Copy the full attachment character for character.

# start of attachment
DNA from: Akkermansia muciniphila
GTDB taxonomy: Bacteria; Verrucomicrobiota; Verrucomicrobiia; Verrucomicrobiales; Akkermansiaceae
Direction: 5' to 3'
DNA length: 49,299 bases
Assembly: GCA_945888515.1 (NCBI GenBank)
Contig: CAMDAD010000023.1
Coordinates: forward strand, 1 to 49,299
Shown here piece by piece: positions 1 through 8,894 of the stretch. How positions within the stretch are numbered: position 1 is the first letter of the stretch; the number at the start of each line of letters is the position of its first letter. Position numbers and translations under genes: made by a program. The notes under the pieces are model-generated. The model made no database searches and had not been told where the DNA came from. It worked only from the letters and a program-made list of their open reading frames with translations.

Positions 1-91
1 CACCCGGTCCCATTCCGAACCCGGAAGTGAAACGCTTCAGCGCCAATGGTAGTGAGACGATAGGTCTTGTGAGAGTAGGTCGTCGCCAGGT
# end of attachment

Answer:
DNA from: Akkermansia muciniphila
GTDB taxonomy: Bacteria; Verrucomicrobiota; Verrucomicrobiia; Verrucomicrobiales; Akkermansiaceae
Direction: 5' to 3'
DNA length: 49,299 bases
Assembly: GCA_945888515.1 (NCBI GenBank)
Contig: CAMDAD010000023.1
Coordinates: forward strand, 1 to 49,299
Shown here piece by piece: positions 1 through 8,894 of the stretch. How positions within the stretch are numbered: position 1 is the first letter of the stretch; the number at the start of each line of letters is the position of its first letter. Position numbers and translations under genes: made by a program. The notes under the pieces are model-generated. The model made no database searches and had not been told where the DNA came from. It worked only from the letters and a program-made list of their open reading frames with translations.

Positions 1-91
1 CACCCGGTCCCATTCCGAACCCGGAAGTGAAACGCTTCAGCGCCAATGGTAGTGAGACGATAGGTCTTGTGAGAGTAGGTCGTCGCCAGGT